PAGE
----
In early April, Kelsey Cruz did what many are doing in this time of low unemployment and high demand for talent, she left a job she loved for one that promised new challenges and better pay.
In her new role, the 26-year-old Torontonian has managed to get a $40,000-a-year pay raise, but Cruz still worries about overspending that her lifestyle could increase with her salary, especially with inflation so high.
“I feel like a lot of my friends and people I hang out with are in a similar place in life. They all do fine on their own, so sometimes there’s a sense of trying to keep up with them, and it can be expensive,” he said.
Cindy Marques, co-founder and CEO of MakeCents, a financial advisory company for millennials, said she often sees a lifestyle shift, a phenomenon in which discretionary spending on non-essential items seems to increase along with someone’s salary, with clients who are stuck in a paycheck-to-paycheck cycle. Even after getting a raise or a new job with a higher salary, they continue to live from paycheck to paycheck.
“Unknowingly, they slowly end up adjusting their spending agreement to the money they have available. They end up using it all without really improving their financial situation,” Marques said.
Lifestyle change can also happen with self-employed people with sporadic income, Marques said. Whether they’re having a good month or a tight month, any extra profit ends up being spent.
Cruz said he has already seen his spending increase. Since the new job, he has been spending those extra earnings on daily Starbucks runs, going to bars and restaurants more, and taking Uber rides without hesitation.
“There are so many monthly expenses that are so unnecessary, but because I’ve been making more money, I’ve justified to myself that it’s okay because I can afford it and because I have a ‘I deserve it’ mentality when it comes to spending money.”
Fighting the lifestyle change comes down to keeping track of your spending, Marques said. Most problems occur when you are not aware of how money is going in and out of your account.
“Subconsciously, we just end up adjusting our own spending based on what we see is available in our checking account,” he said. “Nothing really feels different.”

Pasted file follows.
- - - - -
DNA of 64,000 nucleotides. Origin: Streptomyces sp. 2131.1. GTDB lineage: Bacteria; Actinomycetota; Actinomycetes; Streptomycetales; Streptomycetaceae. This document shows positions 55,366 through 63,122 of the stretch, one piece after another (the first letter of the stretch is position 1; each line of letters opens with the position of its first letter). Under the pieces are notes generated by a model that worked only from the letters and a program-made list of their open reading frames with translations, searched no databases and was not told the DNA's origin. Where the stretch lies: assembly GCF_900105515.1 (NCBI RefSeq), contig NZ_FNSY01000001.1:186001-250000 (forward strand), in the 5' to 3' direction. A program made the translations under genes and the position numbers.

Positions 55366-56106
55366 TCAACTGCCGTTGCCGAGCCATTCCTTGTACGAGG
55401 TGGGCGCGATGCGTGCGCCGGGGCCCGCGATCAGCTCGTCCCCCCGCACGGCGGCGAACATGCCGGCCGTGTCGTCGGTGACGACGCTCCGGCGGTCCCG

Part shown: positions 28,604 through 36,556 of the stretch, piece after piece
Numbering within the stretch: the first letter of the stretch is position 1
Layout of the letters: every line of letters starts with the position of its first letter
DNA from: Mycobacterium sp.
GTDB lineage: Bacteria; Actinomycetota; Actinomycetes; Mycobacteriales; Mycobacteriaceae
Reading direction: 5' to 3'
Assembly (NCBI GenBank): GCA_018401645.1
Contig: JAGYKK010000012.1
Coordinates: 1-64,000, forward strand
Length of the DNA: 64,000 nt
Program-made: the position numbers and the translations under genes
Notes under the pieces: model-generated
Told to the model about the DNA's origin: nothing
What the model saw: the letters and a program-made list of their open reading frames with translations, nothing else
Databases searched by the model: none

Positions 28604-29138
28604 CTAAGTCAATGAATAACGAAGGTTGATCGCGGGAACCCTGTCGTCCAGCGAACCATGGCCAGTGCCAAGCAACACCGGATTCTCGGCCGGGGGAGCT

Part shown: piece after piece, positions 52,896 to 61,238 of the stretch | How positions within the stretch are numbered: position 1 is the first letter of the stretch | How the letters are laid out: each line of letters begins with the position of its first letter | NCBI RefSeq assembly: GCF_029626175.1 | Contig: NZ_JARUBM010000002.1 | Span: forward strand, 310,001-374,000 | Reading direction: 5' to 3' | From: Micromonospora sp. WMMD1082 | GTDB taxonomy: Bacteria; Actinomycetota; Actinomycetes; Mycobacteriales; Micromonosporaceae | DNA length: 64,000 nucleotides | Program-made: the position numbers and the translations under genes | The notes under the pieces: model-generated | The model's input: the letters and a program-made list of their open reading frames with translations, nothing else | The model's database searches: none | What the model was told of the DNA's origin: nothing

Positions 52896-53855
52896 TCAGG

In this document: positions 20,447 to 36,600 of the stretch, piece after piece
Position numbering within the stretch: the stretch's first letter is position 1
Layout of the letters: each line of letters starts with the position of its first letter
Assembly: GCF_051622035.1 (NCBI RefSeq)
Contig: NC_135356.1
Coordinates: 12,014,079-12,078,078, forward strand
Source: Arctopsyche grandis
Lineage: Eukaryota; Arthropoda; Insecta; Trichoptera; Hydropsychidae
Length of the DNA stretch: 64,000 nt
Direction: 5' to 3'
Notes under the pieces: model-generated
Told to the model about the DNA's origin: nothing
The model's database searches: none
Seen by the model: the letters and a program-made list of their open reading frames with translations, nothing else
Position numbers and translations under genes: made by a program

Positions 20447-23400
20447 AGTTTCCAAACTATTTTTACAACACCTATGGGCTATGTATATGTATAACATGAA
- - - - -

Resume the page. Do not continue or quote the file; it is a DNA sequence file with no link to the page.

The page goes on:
Instead, those who receive a raise must create a plan for the extra money they will earn. If it’s not related to covering the costs of inflation, Marques recommends that Canadians set up automatic savings contributions to use some or all of those additional funds to increase their net worth.
Marques said she does this with her own income so “future Cindy” can benefit from her savings, which she calls her liberty fund.
“The way I say it is, allow yourself to spend more because you’re earning more, but also allow yourself to spend that money in the future,” he said.
For those wondering if they should use the extra money to improve their lifestyle, Marques said to look at it on a case-by-case basis.
For example, if you’ve been dreaming of renting a bigger apartment during the pandemic, but always felt financially out of reach, a raise would be a good time to consider allocating more money for a move.
However, if you’re sporadically thinking about things to buy that you didn’t necessarily need before, it’s better to resist the urge than to make a purchase right away, he said.
In Cruz’s case, she’s still finding the right balance between saving and enjoying the rewards of her hard work.
“With the new job, I had to review my finances and create a new budget to make sure I’m saving more, but I’ve also put more money into entertainment and personal care services like nails and hair.”
This report from The Canadian Press was first published on May 10, 2022.